The Senate voted on December 24 to allow the federal government to borrow an additional $290 billion, thereby increasing the total federal debt from $12.1 trillion to about $12.4 trillion. The House had already approved the measure during the previous week.
"A foolish consistency is the hobgoblin of small minds," poet-philosopher Ralph Waldo Emerson wrote in the 19th Century. Small minds, at least those belonging to the ruling class in Washington, D.C., have broadened considerably since then. Senate Republicans, for example, may often be foolish on the subjects of taxing and spending. But at least two dozen of the current crop of GOP Solons have insulated themselves against any suspicion of consistency.
The Senate Banking Committee convened Thursday morning, December 17, and voted 16-7 to confirm Ben Bernanke for a second four-year term as Chairman of the Federal Reserve.
The Senate on December 13 passed a mammoth omnibus spending bill variously described as costing $447 billion or $1.1 trillion, depending on whether "mandatory" spending for programs such as Medicare and Social Security were included in the tabulation. The Senate vote completed congressional action, sending the legislation to the President for his signature. Dozens of federal agencies received average budget increases of 10 percent.
House Majority Leader Steny H. Hoyer (D-Md.) stated on December 11 that the federal government must borrow at least $1.8 trillion more in 2010 if the United States is to avoid defaulting on its debts. This would be over and above the current $12.1 trillion national debt limit.
Librarians are virtually united in opposing the renewal of the Patriot Act provisions that are set to expire this December 31, 2009. Thirty-two state chapters of the American Library Association (ALA) have passed resolutions calling for Congress to allow Section 215 of the act to expire.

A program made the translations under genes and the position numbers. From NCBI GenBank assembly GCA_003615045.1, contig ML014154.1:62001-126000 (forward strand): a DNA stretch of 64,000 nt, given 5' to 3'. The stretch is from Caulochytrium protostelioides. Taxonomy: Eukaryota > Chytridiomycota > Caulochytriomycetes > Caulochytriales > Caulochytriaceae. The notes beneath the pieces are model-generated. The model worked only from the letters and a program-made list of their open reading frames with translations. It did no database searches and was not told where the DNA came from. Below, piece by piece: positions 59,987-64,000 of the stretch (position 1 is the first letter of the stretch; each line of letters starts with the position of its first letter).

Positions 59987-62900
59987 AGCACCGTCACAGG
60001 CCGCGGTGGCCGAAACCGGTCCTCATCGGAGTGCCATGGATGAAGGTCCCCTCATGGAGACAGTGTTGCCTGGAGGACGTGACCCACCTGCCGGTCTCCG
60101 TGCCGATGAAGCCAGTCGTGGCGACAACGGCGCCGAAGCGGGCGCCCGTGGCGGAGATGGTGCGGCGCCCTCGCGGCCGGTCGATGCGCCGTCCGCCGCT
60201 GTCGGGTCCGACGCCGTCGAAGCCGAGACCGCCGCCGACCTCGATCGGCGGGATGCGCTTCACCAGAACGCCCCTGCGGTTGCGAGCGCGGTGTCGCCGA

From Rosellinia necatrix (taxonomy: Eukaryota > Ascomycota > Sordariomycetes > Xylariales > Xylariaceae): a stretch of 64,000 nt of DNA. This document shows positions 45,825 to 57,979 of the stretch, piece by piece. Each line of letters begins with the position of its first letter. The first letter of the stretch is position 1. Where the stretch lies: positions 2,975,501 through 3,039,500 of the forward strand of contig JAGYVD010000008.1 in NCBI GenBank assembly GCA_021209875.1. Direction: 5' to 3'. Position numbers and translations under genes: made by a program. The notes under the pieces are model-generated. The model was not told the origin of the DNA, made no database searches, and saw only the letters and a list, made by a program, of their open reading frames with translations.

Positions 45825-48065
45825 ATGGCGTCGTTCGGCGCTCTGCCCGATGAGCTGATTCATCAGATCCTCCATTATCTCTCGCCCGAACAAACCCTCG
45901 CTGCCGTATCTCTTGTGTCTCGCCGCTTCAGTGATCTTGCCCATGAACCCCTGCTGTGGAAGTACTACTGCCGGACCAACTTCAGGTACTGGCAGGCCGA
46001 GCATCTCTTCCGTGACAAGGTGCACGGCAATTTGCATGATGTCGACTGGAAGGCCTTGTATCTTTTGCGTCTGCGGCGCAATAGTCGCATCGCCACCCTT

Ben Bernanke appeared on December 3 before the Senate Banking Committee as part of the confirmation proceedings needed to approve a second four-year term as Federal Reserve chairman. He found some strong opposition and some fawning support among the Senators.
The latest (December 7) issue of The New American includes our second congressional scorecard on the 111th Congress. The scorecard, entitled “The Freedom Index: A Congressional Scorecard Based on the U.S. Constitution,” rates Congressmen based on their adherence to constitutional principles of limited government, fiscal responsibility, national sovereignty, and a traditional foreign policy of avoiding foreign entanglements.
Led by the Democratic majority, the U.S. Senate on November 19 confirmed President Barack Obama’s long-stalled first judicial nominee. By a vote of 59-39, the Senate approved Obama’s choice of U.S. District Judge David Hamliton for the 7th U.S. Circuit Court of Appeals based in Chicago.